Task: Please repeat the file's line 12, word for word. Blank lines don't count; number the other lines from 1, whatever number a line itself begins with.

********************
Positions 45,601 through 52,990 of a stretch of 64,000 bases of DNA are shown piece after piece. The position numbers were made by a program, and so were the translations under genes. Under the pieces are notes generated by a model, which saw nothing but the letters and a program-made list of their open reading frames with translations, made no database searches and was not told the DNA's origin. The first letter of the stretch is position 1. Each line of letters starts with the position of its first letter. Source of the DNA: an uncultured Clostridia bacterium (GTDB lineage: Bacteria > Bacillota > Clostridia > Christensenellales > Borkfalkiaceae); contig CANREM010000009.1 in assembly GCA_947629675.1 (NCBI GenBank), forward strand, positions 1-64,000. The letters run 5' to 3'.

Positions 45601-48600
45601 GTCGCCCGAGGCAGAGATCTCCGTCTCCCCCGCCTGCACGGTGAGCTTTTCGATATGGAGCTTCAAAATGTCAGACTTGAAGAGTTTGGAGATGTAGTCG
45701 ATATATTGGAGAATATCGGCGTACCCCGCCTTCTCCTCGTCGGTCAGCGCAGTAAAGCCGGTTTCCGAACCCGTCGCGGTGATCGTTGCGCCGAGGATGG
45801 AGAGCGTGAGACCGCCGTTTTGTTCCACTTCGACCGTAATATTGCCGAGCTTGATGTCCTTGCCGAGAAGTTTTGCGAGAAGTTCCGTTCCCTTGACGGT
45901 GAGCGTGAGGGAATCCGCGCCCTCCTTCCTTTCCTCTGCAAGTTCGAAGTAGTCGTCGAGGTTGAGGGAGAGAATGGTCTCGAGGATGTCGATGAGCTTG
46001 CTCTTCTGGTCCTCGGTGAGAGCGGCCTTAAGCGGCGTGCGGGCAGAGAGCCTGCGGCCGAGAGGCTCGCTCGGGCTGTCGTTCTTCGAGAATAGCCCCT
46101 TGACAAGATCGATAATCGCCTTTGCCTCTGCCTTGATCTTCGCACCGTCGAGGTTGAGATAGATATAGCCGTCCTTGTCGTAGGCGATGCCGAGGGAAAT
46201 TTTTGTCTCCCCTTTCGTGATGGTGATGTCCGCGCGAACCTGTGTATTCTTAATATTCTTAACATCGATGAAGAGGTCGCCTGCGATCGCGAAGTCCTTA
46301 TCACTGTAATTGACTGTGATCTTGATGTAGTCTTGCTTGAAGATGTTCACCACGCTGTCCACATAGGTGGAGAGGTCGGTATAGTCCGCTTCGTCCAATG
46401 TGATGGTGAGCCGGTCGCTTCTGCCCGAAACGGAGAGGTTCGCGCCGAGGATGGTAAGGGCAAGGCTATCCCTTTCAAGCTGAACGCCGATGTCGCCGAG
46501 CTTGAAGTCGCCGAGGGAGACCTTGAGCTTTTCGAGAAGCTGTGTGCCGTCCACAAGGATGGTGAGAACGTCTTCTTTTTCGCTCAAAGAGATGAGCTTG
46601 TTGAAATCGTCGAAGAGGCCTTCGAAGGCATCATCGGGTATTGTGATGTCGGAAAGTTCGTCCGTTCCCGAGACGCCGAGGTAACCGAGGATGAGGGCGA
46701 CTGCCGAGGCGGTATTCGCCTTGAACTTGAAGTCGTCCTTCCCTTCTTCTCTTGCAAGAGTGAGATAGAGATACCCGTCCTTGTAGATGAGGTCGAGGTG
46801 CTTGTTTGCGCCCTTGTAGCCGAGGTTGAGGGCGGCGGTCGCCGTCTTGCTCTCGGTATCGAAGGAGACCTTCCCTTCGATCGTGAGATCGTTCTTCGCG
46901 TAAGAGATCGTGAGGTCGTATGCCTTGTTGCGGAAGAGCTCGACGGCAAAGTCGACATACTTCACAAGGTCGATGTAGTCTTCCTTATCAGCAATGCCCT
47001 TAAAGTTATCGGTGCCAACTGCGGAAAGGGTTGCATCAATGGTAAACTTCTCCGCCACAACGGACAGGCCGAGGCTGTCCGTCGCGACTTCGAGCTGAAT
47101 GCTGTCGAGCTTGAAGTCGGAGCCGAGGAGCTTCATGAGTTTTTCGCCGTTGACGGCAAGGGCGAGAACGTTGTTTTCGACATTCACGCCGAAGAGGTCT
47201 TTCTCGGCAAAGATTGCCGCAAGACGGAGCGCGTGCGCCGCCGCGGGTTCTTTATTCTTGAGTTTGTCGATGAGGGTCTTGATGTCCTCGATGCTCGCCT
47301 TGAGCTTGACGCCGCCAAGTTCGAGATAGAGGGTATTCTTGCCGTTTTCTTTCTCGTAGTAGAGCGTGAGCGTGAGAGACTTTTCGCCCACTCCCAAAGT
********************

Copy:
46501 CTTGAAGTCGCCGAGGGAGACCTTGAGCTTTTCGAGAAGCTGTGTGCCGTCCACAAGGATGGTGAGAACGTCTTCTTTTTCGCTCAAAGAGATGAGCTTG